Paul Thurrott’s Short Takes: January 5

Paul Thurrott's Short Takes: January 5

Because it’s the end of the world as we know it, this edition of Short Takes looks at the many issues swirling around the Spectre and Meltdown security vulnerabilities. TDLR: We’re doomed.

Of Intel lies and tech blogger stupidity

Oh, what a week. First, two major chipset vulnerabilities, called Spectre and Meltdown, were leaked by a tech blog just days before Intel and the entire PC industry were set to release patches to mitigate the problems. Then Intel said the issues were minor and, within hours, was found to have lied about that. Given this dismal state of affairs, Microsoft and others pushed out the security patches, which they had been planning for weeks, a few days early. And now the entire planet is worried that we’re all doomed because one of these flaws, as it turns out, can’t be completely eradicated and the fixes that have shipped could harm performance—especially in the cloud—by as much as 30 percent. So yeah. A great start to 2018, for sure.

“How to protect your PC against the major ‘Meltdown’ CPU security flaw”

Nothing. It keeps itself up-to-date.

Tech industry works to mitigate impact of security flaws

With the spectre of a meltdown looming—OK, sorry—the tech industry is rallying this week to perform the same sort of “security theater” we see at airports these days. Which is to say, address yesterday’s problems with a great deal of huffing and puffing. There’s a new announcement every day, basically, and by all accounts, it appears that the first wave of updates—which span basically every personal computing, server, and cloud-based processor chipset known to man—should be rolled out completely by next week. But the bad news—other than the obvious—is that we’ll probably be dealing with this problem for months, if not years, with Intel promising that future waves of fixes should successfully mitigate—not eradicate—impact from these flaws. Basically, the car doesn’t have brakes, but the feeling is that if you downshift enough, you’ll eventually stop. Or at least mitigate the speeding, if you catch my drift.

“Microsoft issues an emergency fix for Windows 10 to address processor bug”

No. Microsoft issued a cumulative update a few days early; it was long planned for next Tuesday.

One (small) wrinkle that Windows 10 users should know about

While it’s fair to say that all Windows 10 users will get the updates that Microsoft issued to protect against this week’s security vulnerabilities, there is one gotcha to know about: If you’re running certain incompatible third-party AV programs, you won’t get the update immediately. The issue here is that old-fashioned AV programs that are using undocumented API calls are now triggering the Blue Screen Of Death (BSOD), so Microsoft can’t deliver the patch if you’re using one of these products. So how do you know? This online spreadsheet, created by security researcher Kevin Beaumont, details which AV products are working and which are not. The good news? It looks like most mainstream AV solutions are all set as of this writing.

The Galaxy S9 chip that will let Samsung copy the iPhone X is official

Also official, that Apple already copied the iPhone X design from Samsung’s year-old flagships.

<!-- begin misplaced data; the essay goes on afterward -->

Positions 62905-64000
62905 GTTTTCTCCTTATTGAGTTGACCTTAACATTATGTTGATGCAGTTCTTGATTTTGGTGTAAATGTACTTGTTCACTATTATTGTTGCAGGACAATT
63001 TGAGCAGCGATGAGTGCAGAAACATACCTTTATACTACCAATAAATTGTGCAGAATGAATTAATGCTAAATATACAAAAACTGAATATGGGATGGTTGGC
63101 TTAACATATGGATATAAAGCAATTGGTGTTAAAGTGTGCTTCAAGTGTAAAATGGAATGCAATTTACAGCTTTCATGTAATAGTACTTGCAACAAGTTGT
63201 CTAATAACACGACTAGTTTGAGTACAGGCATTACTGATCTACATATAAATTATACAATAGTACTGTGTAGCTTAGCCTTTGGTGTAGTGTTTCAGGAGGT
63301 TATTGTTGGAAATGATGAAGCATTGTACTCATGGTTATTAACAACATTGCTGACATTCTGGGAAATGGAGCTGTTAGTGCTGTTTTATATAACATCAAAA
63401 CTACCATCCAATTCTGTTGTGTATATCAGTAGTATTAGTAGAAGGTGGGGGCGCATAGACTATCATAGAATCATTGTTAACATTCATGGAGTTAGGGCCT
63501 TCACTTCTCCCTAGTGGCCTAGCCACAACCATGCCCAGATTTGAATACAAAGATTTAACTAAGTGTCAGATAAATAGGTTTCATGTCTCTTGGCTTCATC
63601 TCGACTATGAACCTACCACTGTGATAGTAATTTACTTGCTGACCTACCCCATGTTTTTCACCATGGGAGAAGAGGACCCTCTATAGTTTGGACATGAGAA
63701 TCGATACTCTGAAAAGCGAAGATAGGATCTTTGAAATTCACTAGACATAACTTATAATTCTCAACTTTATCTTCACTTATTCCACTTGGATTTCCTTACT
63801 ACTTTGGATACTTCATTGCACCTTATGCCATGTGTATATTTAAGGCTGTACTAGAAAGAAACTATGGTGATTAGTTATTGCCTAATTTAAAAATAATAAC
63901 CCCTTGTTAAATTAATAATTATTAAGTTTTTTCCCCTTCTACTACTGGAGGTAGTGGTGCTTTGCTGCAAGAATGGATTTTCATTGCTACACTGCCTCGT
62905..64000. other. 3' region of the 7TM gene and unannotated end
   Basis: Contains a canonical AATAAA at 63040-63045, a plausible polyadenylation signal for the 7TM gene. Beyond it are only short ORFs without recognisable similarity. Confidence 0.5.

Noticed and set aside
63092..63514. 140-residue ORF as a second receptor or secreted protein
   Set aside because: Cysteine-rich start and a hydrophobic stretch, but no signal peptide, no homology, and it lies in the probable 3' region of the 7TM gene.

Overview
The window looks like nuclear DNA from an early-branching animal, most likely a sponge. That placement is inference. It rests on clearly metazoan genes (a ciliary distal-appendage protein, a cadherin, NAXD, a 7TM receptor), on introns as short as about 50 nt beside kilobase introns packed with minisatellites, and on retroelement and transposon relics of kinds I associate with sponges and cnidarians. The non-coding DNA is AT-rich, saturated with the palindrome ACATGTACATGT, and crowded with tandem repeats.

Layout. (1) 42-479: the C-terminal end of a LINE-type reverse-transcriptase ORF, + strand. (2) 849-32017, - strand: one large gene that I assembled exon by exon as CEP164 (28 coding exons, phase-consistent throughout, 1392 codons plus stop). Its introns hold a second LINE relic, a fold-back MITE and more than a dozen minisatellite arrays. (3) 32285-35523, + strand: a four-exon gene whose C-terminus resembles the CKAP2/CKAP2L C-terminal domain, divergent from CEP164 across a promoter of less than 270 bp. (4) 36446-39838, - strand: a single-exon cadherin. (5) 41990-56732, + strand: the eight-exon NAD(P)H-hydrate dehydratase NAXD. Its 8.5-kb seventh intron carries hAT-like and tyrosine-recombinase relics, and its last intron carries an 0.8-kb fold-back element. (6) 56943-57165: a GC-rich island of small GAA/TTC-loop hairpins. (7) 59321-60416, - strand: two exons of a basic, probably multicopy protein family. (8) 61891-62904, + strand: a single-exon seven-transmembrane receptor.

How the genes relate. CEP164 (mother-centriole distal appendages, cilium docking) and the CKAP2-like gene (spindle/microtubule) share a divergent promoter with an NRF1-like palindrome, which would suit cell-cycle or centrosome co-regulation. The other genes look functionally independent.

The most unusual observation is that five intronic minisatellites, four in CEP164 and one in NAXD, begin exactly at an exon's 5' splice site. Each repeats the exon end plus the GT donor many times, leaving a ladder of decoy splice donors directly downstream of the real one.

What about the cloud?

The biggest issue with Spectre and/or Meltdown is the cloud: The impact there is greater than on personal computing devices like PCs because the flaws can’t be completely contained, exploits could theoretically allow malicious code to steal user data, and any fixes that are deployed could harm the performance of cloud services by up to 30 percent. If there’s a silver lining in this, … Actually, there’s no silver lining, it’s all bad news. That said, both Microsoft and Intel offered some cheery news about this week. “The majority of Azure customers should not see a noticeable performance impact,” Microsoft noted, referring to the patch it had just deployed. And Intel, this week’s big loser from a trustworthiness perspective, claimed that any exploits of these flaws would not be able to “corrupt, modify or delete data.” Right. The issue is that exploits could steal the data. Sigh.

“What to expect at this year’s CES”

Consumer electronics. Just like every year.

Microsoft touts Edge battery life benefits, but no one cares, Microsoft

For the fourth time in 18 months, Microsoft is claiming that its Edge web browser delivers dramatically better battery life than competing browsers like Chrome and Firefox. And for the fourth time in 18 months, I feel obligated to point out that this one advantage has done nothing to overcome Edge’s many flaws in the eyes of users. And that Edge, today, is responsible for just 2 to 4 percent (depending on the market researcher) of all desktop-based web browsing. With Chrome, the market leader, accountable for two-thirds of that usage. So, great news on the battery life, guys. It just doesn’t matter.

“Why Microsoft’s Groove Music app is the forgotten MP3 player you still need”

If you really cared, you would have written this story three years ago.

Apple sets record with app store sales

Apple reported this week that it paid out $26.5 billion to mobile app developers in 2017, an increase of 30 percent over the prior year and a new record. And that customers spent almost $900 million on apps and other store purchases in the final week of 2017, with News Year Day 2018 being the store’s best day yet, with $300 million in purchases. That is an insane amount of money. To put this in perspective, Microsoft’s total net income over the four quarters ending in October 2017 was a bit over $22 billion. So Apple paid more to developers than Microsoft earned (roughly; these aren’t the exact equivalent time periods) over a year. Yikes.

“Losing Jimmy Iovine would be a blow for Apple — but maybe his work there is done”

Or, he’s been mailing it in the whole time he’s been at Apple, just waiting for his stock to vest.